No top Maoist leader in Odisha: DGP
Rourkela: Director General of Police (DGP) Prakash Mishra on Sunday dismissed rumours that any top Maoist leader was still present in Odisha and claimed that naxal problem in the state would be under control in next two years.
"All the Maoist leaders are from outside Odisha. Sabyasachi Panda not a big leader as such. His position in the Maoist set up is known to all", Mishra said during a visit to the steel city here.
Ousted from outlawed CPI (Maoist), a marginalised Panda has formed his new outfit Odisha Maobadi Party.
Stating that Maoists no more posed a major problem, the DGP claimed that out of the 17 Maoist-affected districts in Odisha, eight have been freed from naxal activities and now the focus would be in the rest.
In the coming days the forces would concentrate on districts including Bolangir, Bargarh, Nabrangpur, Gajapati and Rayagada to demolish their base and uproot them, he said.
The main thrust would be on Koraput and Malkanagiri as the two districts shared border with neighbouring states and was home to the zonal headquarter of Maoist groups in Andhra Pradesh.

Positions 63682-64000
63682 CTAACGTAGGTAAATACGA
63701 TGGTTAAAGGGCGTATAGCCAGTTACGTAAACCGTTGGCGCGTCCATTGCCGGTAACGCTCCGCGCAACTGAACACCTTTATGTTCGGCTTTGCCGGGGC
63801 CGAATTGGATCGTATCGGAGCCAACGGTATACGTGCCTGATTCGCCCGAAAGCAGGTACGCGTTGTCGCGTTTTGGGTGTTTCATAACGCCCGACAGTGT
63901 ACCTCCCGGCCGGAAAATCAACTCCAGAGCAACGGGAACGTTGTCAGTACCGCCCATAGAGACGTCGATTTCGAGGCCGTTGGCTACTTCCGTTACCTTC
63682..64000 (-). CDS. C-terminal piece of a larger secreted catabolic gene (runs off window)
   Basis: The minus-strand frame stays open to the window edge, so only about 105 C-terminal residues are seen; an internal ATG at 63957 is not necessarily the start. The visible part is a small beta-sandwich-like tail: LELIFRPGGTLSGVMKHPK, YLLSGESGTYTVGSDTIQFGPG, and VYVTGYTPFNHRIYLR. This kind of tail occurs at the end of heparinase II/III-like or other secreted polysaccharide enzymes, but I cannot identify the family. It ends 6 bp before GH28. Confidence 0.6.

"We have special aggressive plans for those areas and in the coming days you will find defining results", he said.
Mishra said thrust would be on community policing for a safe society. The plan of action was already at final draft stage and would be placed before government for approval.
Noting that understaffing was a big problem, Mishra said "efforts are on to enhance the staff by inducting more constable level personnel."
Present strength of Odisha police is 60,000 which was doubled from 30,000 a few years back but main thrust is to create more armed personnel keeping in view Maoists problem.
On crime against women, Mishra claimed compared to the situation elsewhere in the country, the state was in a better position.
Detailing the road map being prepared to contain crime against women, he said police were profiling all auto rickshaw drivers in Bhubaneswar, checking illegal sale of liquor at eateries and placing decoys in different places to deter eveteasers.